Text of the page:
News | Information Technology | March 14, 2016

HIMSS Leadership Survey Underscores Importance of Clinical IT Executives

Evidence suggest clinical IT executives have a notable impact on a healthcare organization’s IT orientation

HIMSS, 27th Annual Leadership Survey, clinical health IT executives

March 14, 2016 — As the healthcare industry evolves from a volume- to a value-based payment system, clinical information technology (IT) executives are expected to play an increasingly significant role in ensuring health IT is appropriately leveraged to positively impact care outcomes. Evidence from the 2016 HIMSS Leadership Survey, released at the Healthcare Information and Management Systems Society (HIMSS) annual conference and exhibition in Las Vegas, clearly support these expectations.

For the past 27 years, HIMSS has conducted the annual Leadership Survey as a means to identify and monitor generalized trends within the U.S. healthcare IT marketplace. Reflecting responses from individuals representing a cross-section of healthcare provider organizations and healthcare executives, the 27th Annual HIMSS Leadership Survey again yielded a myriad of valuable insights. Yet it was the findings involving the role and impact of clinical IT executives that have arguably generated the most interest.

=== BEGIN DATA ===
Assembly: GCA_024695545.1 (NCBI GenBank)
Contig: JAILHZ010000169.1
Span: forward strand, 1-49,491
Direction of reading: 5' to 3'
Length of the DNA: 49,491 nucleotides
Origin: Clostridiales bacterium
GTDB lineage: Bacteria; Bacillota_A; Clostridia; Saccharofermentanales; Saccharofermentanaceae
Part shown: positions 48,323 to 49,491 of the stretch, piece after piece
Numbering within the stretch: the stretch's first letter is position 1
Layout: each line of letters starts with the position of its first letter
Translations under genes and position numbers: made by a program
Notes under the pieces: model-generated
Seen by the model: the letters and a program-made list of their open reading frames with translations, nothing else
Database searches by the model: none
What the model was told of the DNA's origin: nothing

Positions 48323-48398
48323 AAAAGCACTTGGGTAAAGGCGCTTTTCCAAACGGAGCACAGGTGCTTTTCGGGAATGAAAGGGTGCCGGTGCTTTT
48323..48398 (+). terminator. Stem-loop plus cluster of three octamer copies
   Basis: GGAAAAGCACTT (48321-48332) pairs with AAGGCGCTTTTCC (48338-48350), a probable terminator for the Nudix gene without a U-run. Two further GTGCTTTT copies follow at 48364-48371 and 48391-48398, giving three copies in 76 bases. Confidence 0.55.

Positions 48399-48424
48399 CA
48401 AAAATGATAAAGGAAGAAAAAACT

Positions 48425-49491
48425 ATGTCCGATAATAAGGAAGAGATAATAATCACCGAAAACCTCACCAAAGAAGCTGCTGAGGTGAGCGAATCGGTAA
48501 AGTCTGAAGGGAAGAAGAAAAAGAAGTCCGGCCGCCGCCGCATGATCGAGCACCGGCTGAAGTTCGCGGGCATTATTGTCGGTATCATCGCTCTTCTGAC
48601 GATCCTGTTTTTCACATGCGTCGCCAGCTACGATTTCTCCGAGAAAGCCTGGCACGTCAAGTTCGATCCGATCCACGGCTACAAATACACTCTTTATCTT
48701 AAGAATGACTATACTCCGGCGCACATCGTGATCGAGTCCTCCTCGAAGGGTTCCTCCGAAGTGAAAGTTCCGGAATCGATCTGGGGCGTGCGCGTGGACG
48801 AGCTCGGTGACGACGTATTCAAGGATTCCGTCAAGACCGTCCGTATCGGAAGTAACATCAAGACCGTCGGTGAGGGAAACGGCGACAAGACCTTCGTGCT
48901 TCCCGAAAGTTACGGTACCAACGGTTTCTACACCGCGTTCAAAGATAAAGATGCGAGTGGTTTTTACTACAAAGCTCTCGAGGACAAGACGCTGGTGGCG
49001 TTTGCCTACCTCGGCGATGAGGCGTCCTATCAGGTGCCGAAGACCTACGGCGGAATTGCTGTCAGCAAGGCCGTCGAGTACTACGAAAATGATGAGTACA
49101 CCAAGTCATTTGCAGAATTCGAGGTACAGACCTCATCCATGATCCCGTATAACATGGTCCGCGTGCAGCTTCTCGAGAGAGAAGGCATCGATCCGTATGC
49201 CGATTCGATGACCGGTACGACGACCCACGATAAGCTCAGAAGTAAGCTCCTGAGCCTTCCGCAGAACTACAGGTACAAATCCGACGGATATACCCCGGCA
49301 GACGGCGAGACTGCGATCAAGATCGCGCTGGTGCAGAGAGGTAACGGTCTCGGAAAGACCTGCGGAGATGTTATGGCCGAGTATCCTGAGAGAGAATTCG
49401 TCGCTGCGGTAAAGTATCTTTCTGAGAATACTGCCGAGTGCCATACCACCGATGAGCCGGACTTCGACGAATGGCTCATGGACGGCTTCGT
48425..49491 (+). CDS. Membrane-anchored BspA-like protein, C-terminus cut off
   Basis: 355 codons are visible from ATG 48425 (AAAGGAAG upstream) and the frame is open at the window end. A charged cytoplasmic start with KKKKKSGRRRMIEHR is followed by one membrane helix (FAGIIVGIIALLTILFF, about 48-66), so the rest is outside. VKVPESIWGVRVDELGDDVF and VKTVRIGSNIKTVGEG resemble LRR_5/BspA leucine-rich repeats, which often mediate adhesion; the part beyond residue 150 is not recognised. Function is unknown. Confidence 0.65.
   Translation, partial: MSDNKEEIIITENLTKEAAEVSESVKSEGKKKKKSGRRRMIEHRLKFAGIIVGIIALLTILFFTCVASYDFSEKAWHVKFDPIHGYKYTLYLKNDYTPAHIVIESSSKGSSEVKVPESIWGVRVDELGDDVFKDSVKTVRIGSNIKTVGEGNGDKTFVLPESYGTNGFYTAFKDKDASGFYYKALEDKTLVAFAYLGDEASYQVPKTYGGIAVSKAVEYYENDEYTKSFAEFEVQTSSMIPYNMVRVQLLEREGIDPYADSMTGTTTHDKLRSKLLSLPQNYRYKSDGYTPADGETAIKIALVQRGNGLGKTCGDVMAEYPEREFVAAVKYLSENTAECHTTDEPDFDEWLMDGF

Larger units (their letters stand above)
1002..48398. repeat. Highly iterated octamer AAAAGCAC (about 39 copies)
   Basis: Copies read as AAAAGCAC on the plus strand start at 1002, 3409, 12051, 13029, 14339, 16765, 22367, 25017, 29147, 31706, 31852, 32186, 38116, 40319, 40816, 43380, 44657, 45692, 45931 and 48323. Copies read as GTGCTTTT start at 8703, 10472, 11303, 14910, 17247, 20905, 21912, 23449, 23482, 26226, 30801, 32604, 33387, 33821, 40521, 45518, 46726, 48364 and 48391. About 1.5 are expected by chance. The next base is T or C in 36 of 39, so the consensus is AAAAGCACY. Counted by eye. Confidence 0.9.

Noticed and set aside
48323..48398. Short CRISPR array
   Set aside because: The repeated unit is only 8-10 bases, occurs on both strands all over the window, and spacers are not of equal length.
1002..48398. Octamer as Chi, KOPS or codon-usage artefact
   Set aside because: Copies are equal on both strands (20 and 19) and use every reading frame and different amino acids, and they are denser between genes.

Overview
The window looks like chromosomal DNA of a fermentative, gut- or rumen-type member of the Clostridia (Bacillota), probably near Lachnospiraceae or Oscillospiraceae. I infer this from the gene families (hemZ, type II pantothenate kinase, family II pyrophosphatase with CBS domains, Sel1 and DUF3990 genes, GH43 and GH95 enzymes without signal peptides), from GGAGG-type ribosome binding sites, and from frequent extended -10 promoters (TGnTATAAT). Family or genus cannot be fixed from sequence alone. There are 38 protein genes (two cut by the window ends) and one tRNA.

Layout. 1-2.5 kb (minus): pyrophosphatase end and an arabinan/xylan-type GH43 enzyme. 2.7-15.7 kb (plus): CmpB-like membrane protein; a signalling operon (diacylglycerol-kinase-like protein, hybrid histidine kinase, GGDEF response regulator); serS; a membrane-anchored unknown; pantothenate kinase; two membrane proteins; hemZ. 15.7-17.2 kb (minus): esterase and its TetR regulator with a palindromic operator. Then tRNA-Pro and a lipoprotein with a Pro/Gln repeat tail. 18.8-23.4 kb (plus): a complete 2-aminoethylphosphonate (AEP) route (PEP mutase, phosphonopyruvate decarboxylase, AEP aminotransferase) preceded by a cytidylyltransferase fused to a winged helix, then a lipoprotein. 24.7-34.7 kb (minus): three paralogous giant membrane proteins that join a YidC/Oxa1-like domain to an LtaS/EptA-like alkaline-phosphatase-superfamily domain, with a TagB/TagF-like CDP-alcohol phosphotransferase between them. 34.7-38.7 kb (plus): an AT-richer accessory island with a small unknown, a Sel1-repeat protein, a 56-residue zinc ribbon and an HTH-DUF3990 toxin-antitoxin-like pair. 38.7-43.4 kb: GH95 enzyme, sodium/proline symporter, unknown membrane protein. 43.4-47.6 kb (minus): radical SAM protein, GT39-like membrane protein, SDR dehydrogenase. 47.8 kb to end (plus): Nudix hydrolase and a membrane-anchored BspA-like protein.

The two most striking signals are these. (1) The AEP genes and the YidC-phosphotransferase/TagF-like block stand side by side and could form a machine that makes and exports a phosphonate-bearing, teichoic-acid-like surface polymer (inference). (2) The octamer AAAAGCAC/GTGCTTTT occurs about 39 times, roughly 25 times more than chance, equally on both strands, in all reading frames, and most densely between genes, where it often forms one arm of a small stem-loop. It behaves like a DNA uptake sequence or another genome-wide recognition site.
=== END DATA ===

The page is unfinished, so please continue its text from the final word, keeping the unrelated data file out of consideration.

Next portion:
Beginning with the observation that the vast majority of respondents associated health IT as a strategically critical tool to help a healthcare organization’s patient care-focused efforts, researchers explored variances in survey responses based on whether the respondent’s organization employed (71 percent) or did not employ a clinical IT executive. This analysis generated remarkable differences on a multitude of issues, leading researchers to conclude that the presence of a clinical IT executive in a healthcare provider organization appears to have a notable impact on the organization’s orientation towards health IT.

“Clinical IT executives clearly possess a unique and valued perspective regarding the criticality of health IT on an organization’s patient care-focused efforts, and this orientation appears to be gaining traction in many organizations” said Lorren Pettit, vice president, research for HIMSS. “And while clinical IT executives are part of the overall executive team in many healthcare organizations, their presence is not universally true.  We will definitely continue to explore and track these issues in future HIMSS research studies.”

The Leadership Survey reflects the responses of 282 IT executives and professionals in U.S. hospitals and health systems with regard to their organization’s IT environment.

For more information: www.himss.org

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